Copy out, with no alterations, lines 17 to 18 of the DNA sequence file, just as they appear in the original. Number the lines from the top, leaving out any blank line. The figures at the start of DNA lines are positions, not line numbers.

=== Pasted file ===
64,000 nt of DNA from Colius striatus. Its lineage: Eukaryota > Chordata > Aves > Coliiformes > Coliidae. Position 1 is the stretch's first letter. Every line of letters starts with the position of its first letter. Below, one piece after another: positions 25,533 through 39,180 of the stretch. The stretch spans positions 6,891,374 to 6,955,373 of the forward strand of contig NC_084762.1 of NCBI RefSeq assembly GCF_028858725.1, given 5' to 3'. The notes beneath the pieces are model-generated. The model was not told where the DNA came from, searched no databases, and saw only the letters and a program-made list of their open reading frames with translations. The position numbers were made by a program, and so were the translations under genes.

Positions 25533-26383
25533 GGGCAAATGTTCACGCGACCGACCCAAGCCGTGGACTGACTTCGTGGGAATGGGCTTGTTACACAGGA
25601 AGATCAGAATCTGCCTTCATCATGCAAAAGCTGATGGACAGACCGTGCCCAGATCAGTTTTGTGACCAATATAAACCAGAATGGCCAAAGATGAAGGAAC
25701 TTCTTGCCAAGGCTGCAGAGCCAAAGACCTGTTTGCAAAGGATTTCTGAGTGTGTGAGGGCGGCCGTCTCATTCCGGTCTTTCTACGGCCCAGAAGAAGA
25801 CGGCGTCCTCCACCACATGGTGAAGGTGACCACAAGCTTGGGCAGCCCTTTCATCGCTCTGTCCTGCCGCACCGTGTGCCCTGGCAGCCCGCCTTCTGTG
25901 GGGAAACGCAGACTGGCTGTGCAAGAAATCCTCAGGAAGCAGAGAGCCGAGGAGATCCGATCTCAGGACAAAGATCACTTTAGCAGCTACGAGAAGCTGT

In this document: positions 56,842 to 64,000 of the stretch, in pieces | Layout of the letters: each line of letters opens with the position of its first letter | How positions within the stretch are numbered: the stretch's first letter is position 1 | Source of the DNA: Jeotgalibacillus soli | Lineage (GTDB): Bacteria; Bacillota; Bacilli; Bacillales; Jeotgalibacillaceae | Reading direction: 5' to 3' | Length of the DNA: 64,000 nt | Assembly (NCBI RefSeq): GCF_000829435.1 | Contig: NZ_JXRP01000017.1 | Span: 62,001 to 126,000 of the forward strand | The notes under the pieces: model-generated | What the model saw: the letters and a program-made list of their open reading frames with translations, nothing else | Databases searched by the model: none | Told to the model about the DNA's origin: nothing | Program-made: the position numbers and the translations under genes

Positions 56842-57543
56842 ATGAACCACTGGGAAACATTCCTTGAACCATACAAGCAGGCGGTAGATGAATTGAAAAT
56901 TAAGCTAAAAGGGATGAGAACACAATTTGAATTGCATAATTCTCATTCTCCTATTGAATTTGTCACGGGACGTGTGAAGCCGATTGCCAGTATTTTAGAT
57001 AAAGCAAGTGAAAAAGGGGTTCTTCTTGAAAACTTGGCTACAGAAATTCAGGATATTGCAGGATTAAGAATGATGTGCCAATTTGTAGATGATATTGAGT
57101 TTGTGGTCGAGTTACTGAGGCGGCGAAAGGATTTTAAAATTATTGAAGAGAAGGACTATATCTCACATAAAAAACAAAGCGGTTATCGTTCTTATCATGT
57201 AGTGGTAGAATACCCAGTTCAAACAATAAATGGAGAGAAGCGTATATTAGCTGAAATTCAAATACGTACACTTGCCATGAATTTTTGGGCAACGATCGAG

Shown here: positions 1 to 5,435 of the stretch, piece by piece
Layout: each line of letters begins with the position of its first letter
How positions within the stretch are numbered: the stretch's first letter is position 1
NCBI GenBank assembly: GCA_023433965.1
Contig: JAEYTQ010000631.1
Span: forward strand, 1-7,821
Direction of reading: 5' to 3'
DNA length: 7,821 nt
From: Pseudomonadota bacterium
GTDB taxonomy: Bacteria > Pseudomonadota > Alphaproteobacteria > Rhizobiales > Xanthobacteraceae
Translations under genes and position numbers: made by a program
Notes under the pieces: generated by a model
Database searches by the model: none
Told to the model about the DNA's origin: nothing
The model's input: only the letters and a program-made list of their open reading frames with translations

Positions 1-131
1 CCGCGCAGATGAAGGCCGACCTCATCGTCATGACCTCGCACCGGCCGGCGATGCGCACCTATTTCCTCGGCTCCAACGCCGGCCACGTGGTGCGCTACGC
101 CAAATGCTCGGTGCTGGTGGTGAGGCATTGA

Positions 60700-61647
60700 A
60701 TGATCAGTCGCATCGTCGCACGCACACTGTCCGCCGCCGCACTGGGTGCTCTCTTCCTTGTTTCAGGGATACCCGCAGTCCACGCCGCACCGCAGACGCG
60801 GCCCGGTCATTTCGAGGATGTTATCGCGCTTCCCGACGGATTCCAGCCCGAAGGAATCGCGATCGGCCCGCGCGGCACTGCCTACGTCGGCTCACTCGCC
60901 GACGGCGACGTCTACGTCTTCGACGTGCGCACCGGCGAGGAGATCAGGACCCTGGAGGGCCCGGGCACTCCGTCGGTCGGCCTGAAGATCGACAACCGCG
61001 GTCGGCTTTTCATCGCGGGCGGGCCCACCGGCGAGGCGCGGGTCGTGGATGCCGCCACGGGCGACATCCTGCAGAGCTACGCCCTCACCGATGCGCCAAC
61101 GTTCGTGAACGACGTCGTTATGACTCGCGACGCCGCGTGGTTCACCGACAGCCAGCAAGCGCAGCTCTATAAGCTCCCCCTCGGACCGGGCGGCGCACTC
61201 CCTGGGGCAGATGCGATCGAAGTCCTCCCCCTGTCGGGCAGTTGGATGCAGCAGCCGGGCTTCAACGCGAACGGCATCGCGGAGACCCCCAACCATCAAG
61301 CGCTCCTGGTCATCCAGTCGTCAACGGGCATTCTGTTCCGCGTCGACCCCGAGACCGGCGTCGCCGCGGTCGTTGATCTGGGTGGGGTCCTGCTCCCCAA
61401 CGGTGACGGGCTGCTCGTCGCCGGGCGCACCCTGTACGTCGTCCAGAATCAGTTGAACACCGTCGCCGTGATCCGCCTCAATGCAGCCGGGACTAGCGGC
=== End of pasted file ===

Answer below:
How positions within the stretch are numbered: the stretch's first letter is position 1
NCBI GenBank assembly: GCA_023433965.1